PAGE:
Starting a business will involve a lot of work, especially in the beginning. It’s important to remember that sustainable, worthwhile creations take time and require honest work. This can be overwhelming but it becomes relative to its rewards. Using organizational tools and planning you can work away at your giant goals, making them straightforward and even enjoyable. Start by breaking down large goals into smaller, manageable tasks. Writing down specific steps you can take in the short term makes it easier to execute your ideas. For example, outline major steps in launching your idea then ask yourself “what is one thing I can do today to contribute to this step?”. Realistically map out the “how” of reaching your end goal, making sure to consider your existing limitations. By working within your means and planning for the present you can steadily move closer to operation.
4. Embrace your mistakes and keep going
Like any other skill building experience, running a business will involve some trial and error. Luckily, the best way to learn the most optimal ways of doing things is by making mistakes! It’s rare to find an entrepreneur, or anyone who is successful at their craft, who has never struggled in some form to reach their goals. Early on in the development of E’s Element, Emmanuela implemented different business models that were not the best fit for the way she wanted to run things. At times it was discouraging, frustrating and stressful to face the aspects that were not working. By persevering through the hiccups, Emmanuela was able to build out a system that worked for her. You can hear more about how Emmanuela overcame struggles related to E’s Element through her podcast interview with Renee Warren’s Into the Wild Podcast!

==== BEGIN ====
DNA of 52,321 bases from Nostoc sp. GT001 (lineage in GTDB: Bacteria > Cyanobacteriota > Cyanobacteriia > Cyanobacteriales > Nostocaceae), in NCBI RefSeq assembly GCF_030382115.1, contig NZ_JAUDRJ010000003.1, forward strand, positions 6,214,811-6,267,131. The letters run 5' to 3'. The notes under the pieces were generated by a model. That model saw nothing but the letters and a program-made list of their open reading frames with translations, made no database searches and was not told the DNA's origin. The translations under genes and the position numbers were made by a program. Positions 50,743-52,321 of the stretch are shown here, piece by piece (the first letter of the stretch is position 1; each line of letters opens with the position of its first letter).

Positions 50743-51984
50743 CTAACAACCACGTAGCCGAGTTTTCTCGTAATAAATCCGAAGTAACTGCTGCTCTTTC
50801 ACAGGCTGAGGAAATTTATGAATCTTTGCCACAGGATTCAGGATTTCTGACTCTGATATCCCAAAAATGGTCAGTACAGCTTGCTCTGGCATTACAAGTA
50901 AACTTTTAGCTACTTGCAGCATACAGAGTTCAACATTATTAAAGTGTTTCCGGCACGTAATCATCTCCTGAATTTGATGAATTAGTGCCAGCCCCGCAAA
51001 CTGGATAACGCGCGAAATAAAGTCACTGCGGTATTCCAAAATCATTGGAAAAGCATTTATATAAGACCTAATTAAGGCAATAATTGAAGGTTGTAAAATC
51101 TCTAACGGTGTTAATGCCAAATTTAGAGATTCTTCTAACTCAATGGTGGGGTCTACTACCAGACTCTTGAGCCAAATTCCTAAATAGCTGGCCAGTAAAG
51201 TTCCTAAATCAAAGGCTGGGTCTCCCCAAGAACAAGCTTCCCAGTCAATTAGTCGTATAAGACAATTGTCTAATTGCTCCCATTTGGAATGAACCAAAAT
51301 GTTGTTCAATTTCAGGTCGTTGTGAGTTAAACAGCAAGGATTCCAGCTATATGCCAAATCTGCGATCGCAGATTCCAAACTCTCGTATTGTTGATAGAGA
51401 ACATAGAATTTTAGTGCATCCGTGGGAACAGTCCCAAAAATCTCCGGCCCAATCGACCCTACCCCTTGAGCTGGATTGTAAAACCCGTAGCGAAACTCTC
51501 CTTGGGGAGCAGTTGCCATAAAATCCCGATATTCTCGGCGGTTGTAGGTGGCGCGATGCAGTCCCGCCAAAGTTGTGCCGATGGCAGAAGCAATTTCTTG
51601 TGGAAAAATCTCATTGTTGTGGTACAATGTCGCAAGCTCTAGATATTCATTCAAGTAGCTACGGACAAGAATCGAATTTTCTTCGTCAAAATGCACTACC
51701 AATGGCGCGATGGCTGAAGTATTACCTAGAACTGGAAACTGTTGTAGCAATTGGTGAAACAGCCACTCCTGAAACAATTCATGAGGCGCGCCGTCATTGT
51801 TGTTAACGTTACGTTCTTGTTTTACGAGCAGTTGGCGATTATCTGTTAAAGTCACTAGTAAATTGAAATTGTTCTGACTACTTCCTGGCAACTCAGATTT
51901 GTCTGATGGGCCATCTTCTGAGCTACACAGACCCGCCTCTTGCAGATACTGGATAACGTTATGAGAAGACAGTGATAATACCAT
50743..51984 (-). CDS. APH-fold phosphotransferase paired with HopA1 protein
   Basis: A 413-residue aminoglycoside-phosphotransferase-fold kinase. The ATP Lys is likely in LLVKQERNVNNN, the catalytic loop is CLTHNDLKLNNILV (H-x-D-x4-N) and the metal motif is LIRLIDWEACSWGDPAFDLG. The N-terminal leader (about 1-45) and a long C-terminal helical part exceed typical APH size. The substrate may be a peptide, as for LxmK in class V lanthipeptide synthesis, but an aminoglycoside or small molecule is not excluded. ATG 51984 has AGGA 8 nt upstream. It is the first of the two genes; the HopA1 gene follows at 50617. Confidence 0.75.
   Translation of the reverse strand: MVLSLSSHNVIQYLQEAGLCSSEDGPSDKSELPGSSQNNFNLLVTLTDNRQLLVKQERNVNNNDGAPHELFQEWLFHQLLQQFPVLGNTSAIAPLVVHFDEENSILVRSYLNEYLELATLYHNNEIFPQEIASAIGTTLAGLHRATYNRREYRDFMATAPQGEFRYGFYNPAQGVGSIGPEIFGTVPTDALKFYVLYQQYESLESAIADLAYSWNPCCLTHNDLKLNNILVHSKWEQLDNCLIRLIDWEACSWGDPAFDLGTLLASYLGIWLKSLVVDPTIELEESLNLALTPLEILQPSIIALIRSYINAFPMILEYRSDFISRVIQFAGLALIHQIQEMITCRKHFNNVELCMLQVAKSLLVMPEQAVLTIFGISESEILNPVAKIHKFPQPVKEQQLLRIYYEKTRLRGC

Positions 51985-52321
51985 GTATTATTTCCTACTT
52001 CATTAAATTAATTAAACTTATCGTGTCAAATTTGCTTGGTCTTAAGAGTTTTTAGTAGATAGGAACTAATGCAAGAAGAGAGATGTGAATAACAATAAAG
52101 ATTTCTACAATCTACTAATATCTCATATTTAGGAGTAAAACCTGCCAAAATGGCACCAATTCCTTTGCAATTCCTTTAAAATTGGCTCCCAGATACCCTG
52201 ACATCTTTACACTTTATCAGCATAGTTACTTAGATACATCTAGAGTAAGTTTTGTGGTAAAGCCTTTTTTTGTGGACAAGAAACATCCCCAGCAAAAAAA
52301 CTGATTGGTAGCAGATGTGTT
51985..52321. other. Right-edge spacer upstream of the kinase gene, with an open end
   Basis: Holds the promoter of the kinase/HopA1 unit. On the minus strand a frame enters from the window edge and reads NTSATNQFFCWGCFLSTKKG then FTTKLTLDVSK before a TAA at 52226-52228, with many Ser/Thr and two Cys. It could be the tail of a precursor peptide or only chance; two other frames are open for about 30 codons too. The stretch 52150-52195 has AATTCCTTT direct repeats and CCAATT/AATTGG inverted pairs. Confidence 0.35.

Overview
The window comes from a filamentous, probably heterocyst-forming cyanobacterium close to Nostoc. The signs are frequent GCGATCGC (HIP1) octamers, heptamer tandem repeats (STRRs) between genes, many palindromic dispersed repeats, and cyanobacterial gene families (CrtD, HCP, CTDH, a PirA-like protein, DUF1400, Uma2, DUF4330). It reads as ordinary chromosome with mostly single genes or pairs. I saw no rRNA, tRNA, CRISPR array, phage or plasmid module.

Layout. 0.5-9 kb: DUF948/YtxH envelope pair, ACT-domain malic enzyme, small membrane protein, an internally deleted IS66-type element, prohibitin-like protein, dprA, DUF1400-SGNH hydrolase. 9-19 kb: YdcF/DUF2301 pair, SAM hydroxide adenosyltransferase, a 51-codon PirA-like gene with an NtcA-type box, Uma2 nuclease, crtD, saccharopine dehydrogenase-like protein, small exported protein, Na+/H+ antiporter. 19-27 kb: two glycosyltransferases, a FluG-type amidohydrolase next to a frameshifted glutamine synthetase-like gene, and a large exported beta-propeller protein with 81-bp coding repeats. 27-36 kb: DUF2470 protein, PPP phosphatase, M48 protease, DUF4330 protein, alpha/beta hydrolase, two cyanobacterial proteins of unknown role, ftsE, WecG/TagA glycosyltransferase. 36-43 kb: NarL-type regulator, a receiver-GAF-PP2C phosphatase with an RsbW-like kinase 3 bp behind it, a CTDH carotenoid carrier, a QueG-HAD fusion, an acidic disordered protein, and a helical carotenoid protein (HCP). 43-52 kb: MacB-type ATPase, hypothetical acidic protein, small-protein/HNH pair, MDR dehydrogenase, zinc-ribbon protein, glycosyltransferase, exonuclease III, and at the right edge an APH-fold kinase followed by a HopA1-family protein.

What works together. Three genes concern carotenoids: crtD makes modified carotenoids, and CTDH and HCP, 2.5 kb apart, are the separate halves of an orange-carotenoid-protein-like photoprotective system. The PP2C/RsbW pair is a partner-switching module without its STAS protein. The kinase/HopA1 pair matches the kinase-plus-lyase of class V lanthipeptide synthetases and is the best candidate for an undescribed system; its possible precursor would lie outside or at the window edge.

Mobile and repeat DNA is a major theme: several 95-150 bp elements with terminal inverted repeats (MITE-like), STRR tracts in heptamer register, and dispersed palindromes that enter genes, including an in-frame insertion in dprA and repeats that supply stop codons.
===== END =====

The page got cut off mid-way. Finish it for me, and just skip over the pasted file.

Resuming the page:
When you run into mistakes remember that it is encouraged to let negative feelings pass through you. Be patient with yourself and don’t forget to give yourself credit for taking on the journey of creating something you care about. Mistakes often engender the most rewarding lessons in life! Embrace them and don’t give up!
via We Wild Women Podcast
5. Just start
The best way to learn, grow, and execute is simply to start. It can be intimidating to move past the dreaming that goes on in your mind, especially when you have grand ideas. While dreaming is arguably the most important part of starting a business rooted in your passion, it will remain just that if you don’t start somewhere. Starting to execute doesn’t look the same for everyone and it doesn’t have to be a daunting task. For Emmanuela, and many others, the first step of bringing E’s Element to life was writing down the vision. The simple step of putting a thought onto paper brought E’s Element closer to its physical manifestation. You can learn more about Emmanuela’s process of launching by watching the interview video she completed for the Sustainable Community Aid Network’s Career Fair. Your first step may be writing down your vision and plan. It may be buying a piece of equipment, sending an email inquiry to a supplier, or even reaching out to a collaborator. Regardless of what it may be, the important thing is to put in your best effort in taking that first step.